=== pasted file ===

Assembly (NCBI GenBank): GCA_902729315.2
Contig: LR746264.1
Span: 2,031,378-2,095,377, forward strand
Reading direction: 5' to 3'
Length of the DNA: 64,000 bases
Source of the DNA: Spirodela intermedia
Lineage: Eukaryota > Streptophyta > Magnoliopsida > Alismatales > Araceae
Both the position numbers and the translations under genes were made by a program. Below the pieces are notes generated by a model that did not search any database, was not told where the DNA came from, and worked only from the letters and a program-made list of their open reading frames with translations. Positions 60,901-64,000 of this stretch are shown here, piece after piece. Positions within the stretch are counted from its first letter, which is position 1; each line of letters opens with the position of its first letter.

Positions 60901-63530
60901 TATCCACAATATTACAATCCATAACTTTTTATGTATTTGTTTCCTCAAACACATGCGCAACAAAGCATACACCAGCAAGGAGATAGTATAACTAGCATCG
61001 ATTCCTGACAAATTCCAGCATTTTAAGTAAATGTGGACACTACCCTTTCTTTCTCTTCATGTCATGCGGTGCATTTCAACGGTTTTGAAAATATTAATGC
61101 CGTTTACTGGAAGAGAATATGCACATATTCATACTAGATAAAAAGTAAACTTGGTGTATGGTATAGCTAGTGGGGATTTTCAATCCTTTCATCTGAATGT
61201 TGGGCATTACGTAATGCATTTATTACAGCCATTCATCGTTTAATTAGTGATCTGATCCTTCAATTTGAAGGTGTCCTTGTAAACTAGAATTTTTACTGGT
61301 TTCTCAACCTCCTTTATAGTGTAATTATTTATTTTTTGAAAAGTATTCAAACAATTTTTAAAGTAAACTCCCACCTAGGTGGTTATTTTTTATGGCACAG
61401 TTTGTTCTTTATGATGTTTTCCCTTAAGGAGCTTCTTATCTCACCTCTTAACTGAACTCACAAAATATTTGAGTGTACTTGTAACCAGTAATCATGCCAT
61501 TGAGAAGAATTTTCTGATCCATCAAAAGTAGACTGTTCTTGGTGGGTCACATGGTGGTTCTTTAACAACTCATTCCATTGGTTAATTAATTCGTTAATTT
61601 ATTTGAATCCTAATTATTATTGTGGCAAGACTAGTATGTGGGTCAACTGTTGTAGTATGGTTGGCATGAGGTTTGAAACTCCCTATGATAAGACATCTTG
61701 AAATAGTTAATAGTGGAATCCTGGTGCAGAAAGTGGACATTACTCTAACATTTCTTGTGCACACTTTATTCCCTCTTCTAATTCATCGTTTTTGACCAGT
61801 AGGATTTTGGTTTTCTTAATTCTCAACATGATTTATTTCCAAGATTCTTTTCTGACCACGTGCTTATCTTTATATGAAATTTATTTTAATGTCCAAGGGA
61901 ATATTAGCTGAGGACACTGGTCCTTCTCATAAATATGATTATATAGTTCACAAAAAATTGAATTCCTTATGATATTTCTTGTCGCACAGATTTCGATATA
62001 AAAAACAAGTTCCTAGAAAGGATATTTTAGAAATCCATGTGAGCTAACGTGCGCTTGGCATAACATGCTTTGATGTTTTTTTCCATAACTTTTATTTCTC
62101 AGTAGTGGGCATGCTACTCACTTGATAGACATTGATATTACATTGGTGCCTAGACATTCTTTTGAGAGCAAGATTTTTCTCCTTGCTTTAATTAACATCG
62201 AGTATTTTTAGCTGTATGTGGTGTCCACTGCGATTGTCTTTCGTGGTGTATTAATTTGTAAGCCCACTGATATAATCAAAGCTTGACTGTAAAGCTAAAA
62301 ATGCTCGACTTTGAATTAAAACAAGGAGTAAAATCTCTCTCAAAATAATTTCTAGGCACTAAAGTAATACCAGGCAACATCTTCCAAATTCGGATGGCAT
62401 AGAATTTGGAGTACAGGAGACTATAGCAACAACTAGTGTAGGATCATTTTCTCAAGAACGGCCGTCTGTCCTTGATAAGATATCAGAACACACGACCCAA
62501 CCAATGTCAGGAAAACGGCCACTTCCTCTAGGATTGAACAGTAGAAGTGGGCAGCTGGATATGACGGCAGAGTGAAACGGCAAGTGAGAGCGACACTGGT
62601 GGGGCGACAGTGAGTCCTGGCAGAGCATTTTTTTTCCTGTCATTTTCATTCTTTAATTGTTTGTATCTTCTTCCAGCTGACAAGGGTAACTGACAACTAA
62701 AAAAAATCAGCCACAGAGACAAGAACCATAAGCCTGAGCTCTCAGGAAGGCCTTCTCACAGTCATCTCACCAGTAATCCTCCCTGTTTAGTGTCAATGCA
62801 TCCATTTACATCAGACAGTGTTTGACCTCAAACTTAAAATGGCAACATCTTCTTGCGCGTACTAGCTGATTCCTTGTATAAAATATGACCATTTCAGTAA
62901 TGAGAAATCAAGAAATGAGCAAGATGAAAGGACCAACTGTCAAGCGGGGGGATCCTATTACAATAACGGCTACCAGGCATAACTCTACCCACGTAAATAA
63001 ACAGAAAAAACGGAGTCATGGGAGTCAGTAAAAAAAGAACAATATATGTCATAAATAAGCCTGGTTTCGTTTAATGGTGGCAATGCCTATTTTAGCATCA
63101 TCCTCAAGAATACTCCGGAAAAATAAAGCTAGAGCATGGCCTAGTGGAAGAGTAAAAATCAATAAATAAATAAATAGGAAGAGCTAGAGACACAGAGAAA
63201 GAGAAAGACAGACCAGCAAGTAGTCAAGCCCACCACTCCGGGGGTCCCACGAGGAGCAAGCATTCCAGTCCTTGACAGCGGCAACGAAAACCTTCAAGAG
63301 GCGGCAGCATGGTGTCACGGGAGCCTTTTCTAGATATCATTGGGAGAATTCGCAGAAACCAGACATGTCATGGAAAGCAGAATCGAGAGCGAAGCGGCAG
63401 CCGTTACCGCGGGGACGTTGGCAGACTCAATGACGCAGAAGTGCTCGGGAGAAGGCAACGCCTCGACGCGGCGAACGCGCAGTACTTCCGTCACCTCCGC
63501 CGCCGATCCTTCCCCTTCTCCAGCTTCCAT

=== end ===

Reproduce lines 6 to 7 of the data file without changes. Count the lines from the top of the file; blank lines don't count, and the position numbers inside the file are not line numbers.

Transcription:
Source of the DNA: Spirodela intermedia
Lineage: Eukaryota > Streptophyta > Magnoliopsida > Alismatales > Araceae